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How Should Investors Feel About Halliburton Company's (NYSE:HAL) CEO Pay?

Simply Wall St

Jeff Miller became the CEO of Halliburton Company (NYSE:HAL) in 2017. First, this article will compare CEO compensation with compensation at similar sized companies. Next, we'll consider growth that the business demonstrates. And finally - as a second measure of performance - we will look at the returns shareholders have received over the last few years. This method should give us information to assess how appropriately the company pays the CEO.

Check out our latest analysis for Halliburton

How Does Jeff Miller's Compensation Compare With Similar Sized Companies?

Our data indicates that Halliburton Company is worth US$7.0b, and total annual CEO compensation was reported as US$17m for the year to December 2018. We think total compensation is more important but we note that the CEO salary is lower, at US$1.4m. Importantly, there may be performance hurdles relating to the non-salary component of the total compensation. As part of our analysis we looked at companies in the same jurisdiction, with market capitalizations of US$4.0b to US$12b. The median total CEO compensation was US$7.5m.

Pay mix tells us a lot about how a company functions versus the wider industry, and it's no different in the case of Halliburton. On an industry level, roughly 19% of total compensation represents salary and 81% is other remuneration. Readers will want to know that Halliburton pays a modest slice of remuneration through salary, as compared to the wider sector.

Thus we can conclude that Jeff Miller receives more in total compensation than the median of a group of companies in the same market, and of similar size to Halliburton Company. However, this doesn't necessarily mean the pay is too high. A closer look at the performance of the underlying business will give us a better idea about whether the pay is particularly generous. The graphic below shows how CEO compensation at Halliburton has changed from year to year.

NYSE:HAL CEO Compensation April 8th 2020

Is Halliburton Company Growing?

Over the last three years Halliburton Company has seen earnings per share (EPS) move in a positive direction by an average of 107% per year (using a line of best fit). It saw its revenue drop 6.6% over the last year.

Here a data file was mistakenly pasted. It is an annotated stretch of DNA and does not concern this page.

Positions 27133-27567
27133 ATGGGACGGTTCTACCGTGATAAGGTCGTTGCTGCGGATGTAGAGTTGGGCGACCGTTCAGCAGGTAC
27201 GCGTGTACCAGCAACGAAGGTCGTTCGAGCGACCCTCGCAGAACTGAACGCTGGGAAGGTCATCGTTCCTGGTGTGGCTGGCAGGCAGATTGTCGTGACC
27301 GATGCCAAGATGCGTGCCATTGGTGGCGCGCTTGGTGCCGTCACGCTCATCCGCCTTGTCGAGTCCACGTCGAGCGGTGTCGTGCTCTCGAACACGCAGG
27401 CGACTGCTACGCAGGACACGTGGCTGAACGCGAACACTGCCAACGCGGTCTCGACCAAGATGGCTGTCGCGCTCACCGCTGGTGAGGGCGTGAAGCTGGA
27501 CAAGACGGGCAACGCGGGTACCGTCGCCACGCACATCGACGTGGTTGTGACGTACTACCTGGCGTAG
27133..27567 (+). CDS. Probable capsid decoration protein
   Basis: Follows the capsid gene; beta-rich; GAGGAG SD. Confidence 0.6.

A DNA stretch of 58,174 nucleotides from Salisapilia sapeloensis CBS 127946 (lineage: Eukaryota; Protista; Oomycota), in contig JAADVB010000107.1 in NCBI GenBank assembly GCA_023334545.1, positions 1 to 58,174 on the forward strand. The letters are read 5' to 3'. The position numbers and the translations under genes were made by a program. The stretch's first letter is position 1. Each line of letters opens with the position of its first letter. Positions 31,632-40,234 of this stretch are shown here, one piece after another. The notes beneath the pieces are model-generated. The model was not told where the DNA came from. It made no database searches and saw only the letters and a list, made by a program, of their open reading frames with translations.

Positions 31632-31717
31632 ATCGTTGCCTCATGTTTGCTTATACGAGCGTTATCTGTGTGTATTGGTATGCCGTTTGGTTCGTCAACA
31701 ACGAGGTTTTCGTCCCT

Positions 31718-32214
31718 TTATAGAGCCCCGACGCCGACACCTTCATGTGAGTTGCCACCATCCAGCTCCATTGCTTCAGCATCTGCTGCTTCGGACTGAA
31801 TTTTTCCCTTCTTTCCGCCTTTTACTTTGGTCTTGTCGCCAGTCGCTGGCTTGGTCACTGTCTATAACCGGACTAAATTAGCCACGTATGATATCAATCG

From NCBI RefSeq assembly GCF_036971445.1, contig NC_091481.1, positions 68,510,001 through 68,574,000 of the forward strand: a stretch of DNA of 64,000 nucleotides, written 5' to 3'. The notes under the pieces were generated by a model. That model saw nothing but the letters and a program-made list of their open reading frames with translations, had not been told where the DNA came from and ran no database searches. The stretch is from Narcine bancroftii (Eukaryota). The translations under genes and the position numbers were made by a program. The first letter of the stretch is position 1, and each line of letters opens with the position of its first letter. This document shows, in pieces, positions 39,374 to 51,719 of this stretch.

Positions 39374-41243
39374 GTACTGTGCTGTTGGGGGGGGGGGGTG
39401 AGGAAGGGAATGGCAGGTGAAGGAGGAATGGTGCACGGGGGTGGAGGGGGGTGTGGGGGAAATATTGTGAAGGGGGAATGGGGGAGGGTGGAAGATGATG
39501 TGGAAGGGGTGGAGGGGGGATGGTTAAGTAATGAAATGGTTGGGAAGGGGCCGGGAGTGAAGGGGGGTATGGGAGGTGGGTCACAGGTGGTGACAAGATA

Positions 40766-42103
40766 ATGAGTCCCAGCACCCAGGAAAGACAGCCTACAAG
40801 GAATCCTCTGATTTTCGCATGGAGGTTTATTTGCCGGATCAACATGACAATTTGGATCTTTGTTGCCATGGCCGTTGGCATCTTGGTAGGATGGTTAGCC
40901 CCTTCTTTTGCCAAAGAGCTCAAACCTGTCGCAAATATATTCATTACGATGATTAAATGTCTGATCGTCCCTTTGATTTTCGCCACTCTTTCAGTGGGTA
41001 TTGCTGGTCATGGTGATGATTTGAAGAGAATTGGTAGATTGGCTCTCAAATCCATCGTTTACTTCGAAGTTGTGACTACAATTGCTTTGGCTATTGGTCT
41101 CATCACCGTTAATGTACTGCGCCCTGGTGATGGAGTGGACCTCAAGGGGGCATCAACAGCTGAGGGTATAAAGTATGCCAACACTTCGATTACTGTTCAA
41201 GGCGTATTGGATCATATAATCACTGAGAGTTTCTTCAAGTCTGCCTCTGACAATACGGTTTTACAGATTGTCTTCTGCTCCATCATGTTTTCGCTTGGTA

This shows that the company has improved itself over the last few years. Good news for shareholders. The lack of revenue growth isn't ideal, but it is the bottom line that counts most in business. You might want to check this free visual report on analyst forecasts for future earnings.

Has Halliburton Company Been A Good Investment?

Given the total loss of 82% over three years, many shareholders in Halliburton Company are probably rather dissatisfied, to say the least. It therefore might be upsetting for shareholders if the CEO were paid generously.

In Summary...

We compared the total CEO remuneration paid by Halliburton Company, and compared it to remuneration at a group of similar sized companies. We found that it pays well over the median amount paid in the benchmark group.

However, the earnings per share growth over three years is certainly impressive. Having said that, shareholders may be disappointed with the weak returns over the last three years. One might thus conclude that it would be better if the company waited until growth is reflected in the share price, before increasing CEO compensation. Shifting gears from CEO pay for a second, we've spotted 3 warning signs for Halliburton you should be aware of, and 2 of them shouldn't be ignored.

Arguably, business quality is much more important than CEO compensation levels. So check out this free list of interesting companies, that have HIGH return on equity and low debt.

If you spot an error that warrants correction, please contact the editor at editorial-team@simplywallst.com. This article by Simply Wall St is general in nature. It does not constitute a recommendation to buy or sell any stock, and does not take account of your objectives, or your financial situation. Simply Wall St has no position in the stocks mentioned.

We aim to bring you long-term focused research analysis driven by fundamental data. Note that our analysis may not factor in the latest price-sensitive company announcements or qualitative material. Thank you for reading.